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Thread: No Windows cd with my Dell

  1. #31
    Dissident 4dm1n brokencrow's Avatar
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    We do not assist nor troubleshoot 'clean installs' theres a reason for it.
    Understood, ComputerNerd. I often do rollouts for good-sized enterprises. They lease their units from Dell, then reimage them. And, of course, they're doing their own support in-house. Being leased units, I do believe the hardware is warrantied on some level (lawdy, they go thru a lot of Maxtor hdd's).

    So your company voids any hardware warranty if the OEM software is deinstalled?
    “Everybody is ignorant, only on different subjects.” — Will Rogers

  2. #32
    AO's MMA Fanatic! Computernerd22's Avatar
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    So your company voids any hardware warranty if the OEM software is deinstalled?
    Again, yes. They remove *our* software and replace it with their *own* it voids their warranty. Whether its hardware/software.

    Were not responsible for 'clean installs' installing unneccessary software, and drivers for their systems causing driver conflicts and other conflicts that can cause 'hardware' to malfunction.

  3. #33
    Dead Man Walking
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    Speaking from experience there a different types of windows install CDs. The ones you buy off the shelf and the OEM ones. Thay have different keys. An off the shelf windows cd will not recognize an OEM key and vice versa.

    And as far as warranties go we are talking two completely differernt situations. On one hand we have home users, and on the other hand we have corporations doing large scale stuff with an inhouse IT department. Now I know for a fact that most major manufacturers do not support software issues, malware, and such as part of the warranty. How do I know this? I (untill i got laid off due to corporate restructure) worked at an authorized service center for most major brand computers. The only major manufaturer we were not an authorized center for was dell. And dont even get me started on them.

    And yes it is perfectly legal for them to consider the warranty void after ANY modification. Its like going out and buying a brand new Chevy S-10 and putting a 350 in it. Chevy isnt going to honor the warranty if the transmision goes out. They take the view that if you could figure out how to make the changes you should be able to figure out how to fix it.

    On the other hand we have fairly decent sized companies. They have in house IT and leased equipment. There is usualy a service agreement between the manufacturer and the company. It usualy consists of the company agreeing to lease X amount of equipment for N amount of time and have IT people with Z qualifications. In return when said IT people contact the manufacturer they will send and parts ,within reason, requested. They put a certain amount of trust in the IT people because they have said qualifications.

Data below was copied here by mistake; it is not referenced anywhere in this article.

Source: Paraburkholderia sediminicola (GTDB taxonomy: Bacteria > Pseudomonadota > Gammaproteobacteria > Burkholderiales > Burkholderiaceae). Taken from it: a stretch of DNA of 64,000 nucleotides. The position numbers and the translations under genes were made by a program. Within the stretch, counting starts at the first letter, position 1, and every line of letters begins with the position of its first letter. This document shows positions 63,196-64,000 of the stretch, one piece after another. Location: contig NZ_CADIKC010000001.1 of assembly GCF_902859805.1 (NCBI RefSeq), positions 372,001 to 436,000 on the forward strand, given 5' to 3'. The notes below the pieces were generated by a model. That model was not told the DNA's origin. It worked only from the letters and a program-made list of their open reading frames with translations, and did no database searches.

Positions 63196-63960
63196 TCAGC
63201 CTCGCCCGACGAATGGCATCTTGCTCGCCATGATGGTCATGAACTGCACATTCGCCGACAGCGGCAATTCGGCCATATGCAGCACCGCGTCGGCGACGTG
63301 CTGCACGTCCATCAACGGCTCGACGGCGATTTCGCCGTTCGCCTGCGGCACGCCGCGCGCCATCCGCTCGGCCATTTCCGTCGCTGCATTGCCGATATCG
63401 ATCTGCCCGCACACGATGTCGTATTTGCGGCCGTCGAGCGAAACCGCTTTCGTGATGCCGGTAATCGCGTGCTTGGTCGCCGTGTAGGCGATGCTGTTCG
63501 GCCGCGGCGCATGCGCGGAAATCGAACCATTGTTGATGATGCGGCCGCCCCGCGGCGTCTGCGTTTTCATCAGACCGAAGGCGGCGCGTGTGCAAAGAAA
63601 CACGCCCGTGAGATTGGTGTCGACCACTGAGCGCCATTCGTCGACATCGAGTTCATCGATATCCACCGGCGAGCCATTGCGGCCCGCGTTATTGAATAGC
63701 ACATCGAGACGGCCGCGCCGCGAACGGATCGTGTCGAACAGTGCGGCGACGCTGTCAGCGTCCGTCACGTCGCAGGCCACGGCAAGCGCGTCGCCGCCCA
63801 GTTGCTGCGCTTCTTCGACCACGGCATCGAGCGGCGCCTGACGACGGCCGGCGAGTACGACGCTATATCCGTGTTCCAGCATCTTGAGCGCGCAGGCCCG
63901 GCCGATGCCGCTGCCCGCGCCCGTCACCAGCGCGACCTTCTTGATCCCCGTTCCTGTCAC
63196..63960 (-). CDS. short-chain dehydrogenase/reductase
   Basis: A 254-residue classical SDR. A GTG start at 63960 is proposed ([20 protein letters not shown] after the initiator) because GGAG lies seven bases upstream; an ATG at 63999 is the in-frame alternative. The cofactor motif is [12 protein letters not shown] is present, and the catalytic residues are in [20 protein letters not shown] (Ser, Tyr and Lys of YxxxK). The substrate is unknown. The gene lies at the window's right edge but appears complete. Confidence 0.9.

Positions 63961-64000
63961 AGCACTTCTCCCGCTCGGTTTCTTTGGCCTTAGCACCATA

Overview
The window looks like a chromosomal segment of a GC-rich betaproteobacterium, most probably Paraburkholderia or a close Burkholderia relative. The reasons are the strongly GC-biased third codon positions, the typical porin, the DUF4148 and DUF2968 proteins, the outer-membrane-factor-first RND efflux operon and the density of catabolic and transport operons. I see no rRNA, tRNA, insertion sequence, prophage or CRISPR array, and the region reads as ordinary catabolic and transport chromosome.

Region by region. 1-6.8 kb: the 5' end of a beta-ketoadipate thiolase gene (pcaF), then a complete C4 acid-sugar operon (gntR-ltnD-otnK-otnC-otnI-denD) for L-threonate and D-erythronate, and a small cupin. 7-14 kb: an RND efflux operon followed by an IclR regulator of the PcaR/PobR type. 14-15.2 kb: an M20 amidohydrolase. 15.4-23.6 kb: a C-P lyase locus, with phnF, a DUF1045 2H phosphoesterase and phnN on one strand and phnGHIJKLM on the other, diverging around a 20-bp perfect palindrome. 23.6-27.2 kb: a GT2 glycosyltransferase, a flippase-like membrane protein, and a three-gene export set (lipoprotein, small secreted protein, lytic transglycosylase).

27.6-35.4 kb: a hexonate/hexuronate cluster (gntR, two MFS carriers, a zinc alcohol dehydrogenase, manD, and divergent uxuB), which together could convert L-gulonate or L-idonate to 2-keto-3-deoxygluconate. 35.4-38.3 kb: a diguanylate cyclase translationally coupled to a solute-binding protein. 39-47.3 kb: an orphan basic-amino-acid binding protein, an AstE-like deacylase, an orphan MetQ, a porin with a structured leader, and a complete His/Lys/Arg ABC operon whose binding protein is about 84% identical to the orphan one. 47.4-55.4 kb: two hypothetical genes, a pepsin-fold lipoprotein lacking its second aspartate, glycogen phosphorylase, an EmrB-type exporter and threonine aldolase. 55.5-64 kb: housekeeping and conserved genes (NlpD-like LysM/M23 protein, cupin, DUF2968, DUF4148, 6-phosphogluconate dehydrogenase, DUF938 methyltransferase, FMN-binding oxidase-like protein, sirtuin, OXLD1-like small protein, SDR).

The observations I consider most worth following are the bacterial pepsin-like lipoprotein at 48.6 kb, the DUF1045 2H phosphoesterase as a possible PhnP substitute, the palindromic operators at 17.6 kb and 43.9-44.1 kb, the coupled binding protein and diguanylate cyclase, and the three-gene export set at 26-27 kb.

4. #34
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    Originally posted here by Computernerd22

    Your backwards. You don't care about your warranty, but your care about a 25 digit prodcut key code that doesnt hold any value. (much like your warranty for your system). You won't be saying that 'I dont care about my warranty,' when your MOBO goes out or you have a cracked LCD screen or a fan went out for example. Wait until they charge you for it, then for shipping and handling. I don't think the 25 digit product key code will 'assist' you there. [/B]
    The reason that I'm not bothered about warranty is because my laptop warranty has expired.

    Sorry if I misunderstood your response about OEM/retail disks and OEM/retail product keys. Am I right in thinking that an OEM disk will only work with an OEM product key and a retail disk will only work with a retail product key?

    I appreciate that many here have worked in the industry for quite some considerable time. I'm an eager amateur who's trying to learn more about this confusing field!

  5. #35
    Dead Man Walking
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    Sorry if I misunderstood your response about OEM/retail disks and OEM/retail product keys. Am I right in thinking that an OEM disk will only work with an OEM product key and a retail disk will only work with a retail product key?
    I answered that one allready and so have other people. Try reading a little.

  6. #36
    Dissident 4dm1n brokencrow's Avatar